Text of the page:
Gov. Ducey orders travelers from Connecticut, New Jersey, New York to self-quarantine

FILE - In this June 20, 2018, file photo, Arizona Gov. Doug Ducey, R, speaks at a campaign...
FILE - In this June 20, 2018, file photo, Arizona Gov. Doug Ducey, R, speaks at a campaign rally in Tempe, Ariz. Arizona has developed a reputation over the past decade for being one of the country's greatest political flashpoints, with divisive debates over of immigration, rambunctious populists and a divided GOP. But the Arizona politician who's had the most consequential decision this past week is Ducey, a buttoned-down ice cream executive who managed to put his stamp on the U.S. Senate. Ducey, the onetime chief executive officer of Cold Stone Creamery, on Tuesday, Sept. 4 named former senator Jon Kyl to fill the seat vacated by the late John McCain. (AP Photo/Matt York, File)(AP)
Updated: Apr. 7, 2020 at 6:44 PM MST
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Arizona coronavirus update April 7, 2020

LIVE: Arizona leaders giving update on coronavirus, which has left 73 dead in the state >>

Posted by KOLD News 13 on Tuesday, April 7, 2020

PHOENIX (3TV/CBS 5) - Arizona Gov. Ducey issued four new executive orders in a press conference Tuesday, including travelers coming into Arizona from from Connecticut, New Jersey or New York must self-quarantine for 14 days.

The three states are hot spots for the coronavirus and the new order is meant to control the spread. At this point, it is unclear how or if this order will be enforced. Phoenix Sky Harbor said they are awaiting guidance from the Arizona Department of Health Services on the new executive order.

“Slowing the spread of COVID-19 remains our top priority,” said Governor Ducey. “Today’s action aligns with guidance from public health officials, while ensuring those traveling for essential functions can continue to do so. We will take all necessary precautions to keep Arizonans safe.”

This executive order will remain in effect throughout the state's Public Health Emergency.

The other executive orders include:

“Arizona will continue to take proactive measures to protect our seniors and vulnerable populations,” said Governor Ducey. “This order helps protect seniors and those living in health care facilities, as well as the staff and health care professionals caring for patients. My thanks to these individuals working to protect Arizona’s most vulnerable as we work to slow the spread of COVID-19.”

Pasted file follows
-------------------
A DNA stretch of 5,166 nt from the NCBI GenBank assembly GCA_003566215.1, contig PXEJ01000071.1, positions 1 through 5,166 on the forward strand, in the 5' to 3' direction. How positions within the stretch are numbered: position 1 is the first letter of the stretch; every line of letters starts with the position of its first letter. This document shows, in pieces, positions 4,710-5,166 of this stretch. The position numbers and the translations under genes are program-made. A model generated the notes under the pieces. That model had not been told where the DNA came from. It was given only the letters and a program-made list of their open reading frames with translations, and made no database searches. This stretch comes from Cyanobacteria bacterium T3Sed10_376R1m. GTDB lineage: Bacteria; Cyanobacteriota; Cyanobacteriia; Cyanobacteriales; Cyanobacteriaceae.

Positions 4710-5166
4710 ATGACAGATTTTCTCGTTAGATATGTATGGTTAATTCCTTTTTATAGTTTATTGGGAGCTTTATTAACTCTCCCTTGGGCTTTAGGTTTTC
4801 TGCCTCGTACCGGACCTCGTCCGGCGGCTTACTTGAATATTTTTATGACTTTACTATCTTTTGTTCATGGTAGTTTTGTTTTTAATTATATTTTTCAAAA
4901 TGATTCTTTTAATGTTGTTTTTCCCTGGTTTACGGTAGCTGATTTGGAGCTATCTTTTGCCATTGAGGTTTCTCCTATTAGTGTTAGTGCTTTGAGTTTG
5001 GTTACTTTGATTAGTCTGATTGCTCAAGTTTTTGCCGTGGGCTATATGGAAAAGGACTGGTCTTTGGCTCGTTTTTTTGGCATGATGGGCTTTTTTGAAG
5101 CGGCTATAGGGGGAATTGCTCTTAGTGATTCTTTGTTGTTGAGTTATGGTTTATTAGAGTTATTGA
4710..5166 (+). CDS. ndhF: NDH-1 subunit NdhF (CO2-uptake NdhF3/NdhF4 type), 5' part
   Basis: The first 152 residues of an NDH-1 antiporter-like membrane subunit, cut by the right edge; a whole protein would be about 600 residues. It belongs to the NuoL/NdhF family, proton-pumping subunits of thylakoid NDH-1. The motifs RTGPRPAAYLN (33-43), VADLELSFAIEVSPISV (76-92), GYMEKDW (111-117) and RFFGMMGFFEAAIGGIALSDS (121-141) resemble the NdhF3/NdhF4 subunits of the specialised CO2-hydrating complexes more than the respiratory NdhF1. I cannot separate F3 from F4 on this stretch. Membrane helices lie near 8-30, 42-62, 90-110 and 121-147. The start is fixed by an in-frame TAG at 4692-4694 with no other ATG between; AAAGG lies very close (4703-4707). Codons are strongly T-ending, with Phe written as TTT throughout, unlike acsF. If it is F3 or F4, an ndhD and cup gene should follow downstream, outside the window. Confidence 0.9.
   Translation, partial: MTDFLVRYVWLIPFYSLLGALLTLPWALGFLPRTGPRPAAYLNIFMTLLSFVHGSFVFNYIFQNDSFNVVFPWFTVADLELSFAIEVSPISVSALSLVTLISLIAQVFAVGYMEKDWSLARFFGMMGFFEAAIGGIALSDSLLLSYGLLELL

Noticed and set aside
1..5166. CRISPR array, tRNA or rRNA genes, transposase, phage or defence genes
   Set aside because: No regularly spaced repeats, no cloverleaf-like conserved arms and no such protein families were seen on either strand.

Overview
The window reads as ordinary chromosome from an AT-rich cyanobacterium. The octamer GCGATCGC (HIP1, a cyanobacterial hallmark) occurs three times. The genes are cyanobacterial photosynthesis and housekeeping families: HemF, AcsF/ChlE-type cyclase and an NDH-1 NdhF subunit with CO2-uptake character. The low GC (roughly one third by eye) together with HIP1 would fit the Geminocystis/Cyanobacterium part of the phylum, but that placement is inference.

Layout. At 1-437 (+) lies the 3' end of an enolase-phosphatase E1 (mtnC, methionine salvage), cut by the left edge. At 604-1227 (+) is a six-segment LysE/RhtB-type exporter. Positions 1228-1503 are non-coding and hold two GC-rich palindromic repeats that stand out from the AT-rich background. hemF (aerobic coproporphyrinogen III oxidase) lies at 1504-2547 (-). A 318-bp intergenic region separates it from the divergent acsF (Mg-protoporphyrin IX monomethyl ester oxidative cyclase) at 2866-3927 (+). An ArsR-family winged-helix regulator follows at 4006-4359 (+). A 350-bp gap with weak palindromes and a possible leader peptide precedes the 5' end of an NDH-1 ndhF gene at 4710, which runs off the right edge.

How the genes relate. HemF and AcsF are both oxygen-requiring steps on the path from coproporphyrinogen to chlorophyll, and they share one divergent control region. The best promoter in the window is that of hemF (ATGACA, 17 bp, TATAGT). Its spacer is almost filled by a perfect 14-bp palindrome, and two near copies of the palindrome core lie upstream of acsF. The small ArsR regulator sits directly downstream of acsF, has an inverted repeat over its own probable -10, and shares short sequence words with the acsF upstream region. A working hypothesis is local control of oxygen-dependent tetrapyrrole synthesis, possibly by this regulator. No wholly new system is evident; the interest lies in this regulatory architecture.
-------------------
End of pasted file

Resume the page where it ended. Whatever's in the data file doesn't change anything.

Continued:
The order includes symptom checks for everyone, making sure staff is using personal protective equipment (PPE), and keeping safe hygiene practices.

Governor Ducey issued another executive order for expanding COVID-19 data gathering which is an expansion of healthcare reporting requirements to track data needed to protect health care workers and patients, in hopes of preventing the spread of coronavirus. This will be in effect for 60 days unless it gets renewed.

“Today’s order is about enhancing the data available to us so we can continue to make the best data-driven decisions to protect public health,” said Governor Ducey. “Arizona’s public health officials are working closely with our hospitals and health care providers, and we’ve already seen the benefit from increased data sharing. This additional step helps ensure we are taking all steps necessary to prepare and slow the spread of COVID-19.”

According to Arizona Department of Health Services on Twitter, "Arizona hospitals are currently using 64% of ICU capacity, 68% of the state's medical-surgical beds and 25% of the state's ventilators."

Lastly, Ducey placed an executive order that provides flexibility on packaging and labeling rules for local businesses which will be in effect until further notice.

“Even with dine-in and carry-out options still available to patrons, many Arizona restaurants are struggling due to COVID-19,” said Governor Ducey.

“Today’s Executive Order provides flexibility for restaurant owners to safely sell prepared and bulk foods or supplies they have on hand and can’t use right now. We are proud to support Arizona restaurants with this reform.”

Restaurants that are currently licensed or permitted to serving prepared food may also sell grocery items such as paper goods, cleaning supplies, prepared food in bulk, meat, or produce, according to a press release from the governor’s office.

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